Promoting Accountability under International Law for Gross Human Rights Violations in Africa is pre-eminently a study on the work and contribution of the first international judicial mechanism, the International Criminal Tribunal for Rwanda (ICTR), devoted exclusively to challenging impunity for serious international crimes committed in Africa. This volume is dedicated to the eminent international jurist Justice Hassan Bubacar Jallow, the Tribunal's longest serving Chief Prosecutor and the first prosecutor of the United Nations Mechanism for International Criminal Tribunals. The noted scholar and practitioner contributors discuss various aspects of the law, jurisprudence and practice of the Tribunal over its twenty year existence, while also drawing lessons for current and future international courts such as the International Criminal Court. Themes covered include the role of the international prosecutor; the prosecution of sexual and gender-based crimes; the relationship between national and international courts; the role of other international institutions in challenging impunity; and the role of African languages in international criminal trials. Given its wide ranging substantive coverage, this book will be invaluable to anyone interested in criminal justice, human rights and humanitarian law whether in Africa or other parts of the world.
Genocide Lives in Us
by Jennie E. Burnet
Call Number: Bartle Library DT450.44 .B87 2012
Publication Date: 2012-11-19
In the aftermath of the 1994 genocide, Rwandan women faced the impossible--resurrecting their lives amidst unthinkable devastation. Haunted by memories of lost loved ones and of their own experiences of violence, women rebuilt their lives from "less than nothing." Neither passive victims nor innate peacemakers, they traversed dangerous emotional and political terrain to emerge as leaders in Rwanda today. This clear and engaging ethnography of survival tackles three interrelated phenomena--memory, silence, and justice--and probes the contradictory roles women played in postgenocide reconciliation. Based on more than a decade of intensive fieldwork, Genocide Lives in Us provides a unique grassroots perspective on a postconflict society. Anthropologist Jennie E. Burnet relates with sensitivity the heart-wrenching survival stories of ordinary Rwandan women and uncovers political and historical themes in their personal narratives. She shows that women's leading role in Rwanda's renaissance resulted from several factors: the dire postgenocide situation that forced women into new roles; advocacy by the Rwandan women's movement; and the inclusion of women in the postgenocide government. Honorable Mention, Aidoo-Snyder Book Prize, Women's Caucus of the African Studies Association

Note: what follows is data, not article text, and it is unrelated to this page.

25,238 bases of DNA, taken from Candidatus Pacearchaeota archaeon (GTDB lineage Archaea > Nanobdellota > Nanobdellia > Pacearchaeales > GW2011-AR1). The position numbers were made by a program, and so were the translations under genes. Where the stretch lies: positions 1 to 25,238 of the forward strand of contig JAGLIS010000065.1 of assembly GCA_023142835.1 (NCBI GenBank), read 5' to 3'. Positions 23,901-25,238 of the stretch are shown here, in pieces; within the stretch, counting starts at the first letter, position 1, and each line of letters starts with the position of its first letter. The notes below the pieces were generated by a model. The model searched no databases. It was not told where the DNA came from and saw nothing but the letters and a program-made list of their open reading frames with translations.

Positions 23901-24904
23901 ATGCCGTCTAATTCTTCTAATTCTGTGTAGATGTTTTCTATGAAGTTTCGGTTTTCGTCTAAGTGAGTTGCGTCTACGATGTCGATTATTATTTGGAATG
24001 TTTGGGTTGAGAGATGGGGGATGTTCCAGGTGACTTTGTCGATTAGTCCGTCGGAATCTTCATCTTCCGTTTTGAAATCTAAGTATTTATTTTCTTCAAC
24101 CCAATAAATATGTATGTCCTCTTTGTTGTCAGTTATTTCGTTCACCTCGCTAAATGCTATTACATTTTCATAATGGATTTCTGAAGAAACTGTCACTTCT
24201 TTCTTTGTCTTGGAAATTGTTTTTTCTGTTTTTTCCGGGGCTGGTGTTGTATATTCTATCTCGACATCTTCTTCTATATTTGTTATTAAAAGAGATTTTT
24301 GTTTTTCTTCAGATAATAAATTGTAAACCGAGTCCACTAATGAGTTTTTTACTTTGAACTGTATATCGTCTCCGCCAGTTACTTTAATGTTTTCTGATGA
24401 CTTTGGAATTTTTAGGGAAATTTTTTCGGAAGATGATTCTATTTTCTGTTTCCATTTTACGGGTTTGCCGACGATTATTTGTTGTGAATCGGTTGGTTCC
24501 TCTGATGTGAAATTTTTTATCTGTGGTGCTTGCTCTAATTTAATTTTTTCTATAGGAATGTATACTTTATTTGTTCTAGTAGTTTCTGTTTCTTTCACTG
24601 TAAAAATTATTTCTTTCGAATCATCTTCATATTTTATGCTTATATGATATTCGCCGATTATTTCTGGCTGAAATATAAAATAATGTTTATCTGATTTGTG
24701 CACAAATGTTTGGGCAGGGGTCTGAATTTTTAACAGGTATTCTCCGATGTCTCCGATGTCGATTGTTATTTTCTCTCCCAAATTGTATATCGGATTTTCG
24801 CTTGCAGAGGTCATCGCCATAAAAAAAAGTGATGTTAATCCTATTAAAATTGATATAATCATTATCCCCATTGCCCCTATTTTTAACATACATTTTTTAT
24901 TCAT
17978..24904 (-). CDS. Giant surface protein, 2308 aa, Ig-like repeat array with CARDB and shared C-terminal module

From Australian National University's School of Politics and Public Relations, the project has the overall purpose of enhancing capacity for forecasting mass atrocities and genocide globally and in the Asia-Pacific region. The specific aims are to: develop sophisticated, appropriate, and cutting-edge quantitative forecasting models, improve understanding of the causes of political instability and conflict which greatly increase the probability of mass atrocities or genocide, improve understanding of the crucial causal processes which lead from instability to mass atrocities or genocide, and produce forecasts and reports which are useful as early warning tools for protection of vulnerable populations.
The project builds on the current academic literature, and employs machine-learning based forecasting techniques, which can greatly enhance analytical capacity in combination with standard qualitative and quantitative social science methods. The forecasts are intended to be used in combination with other quantitative and qualitative analysis and expert knowledge.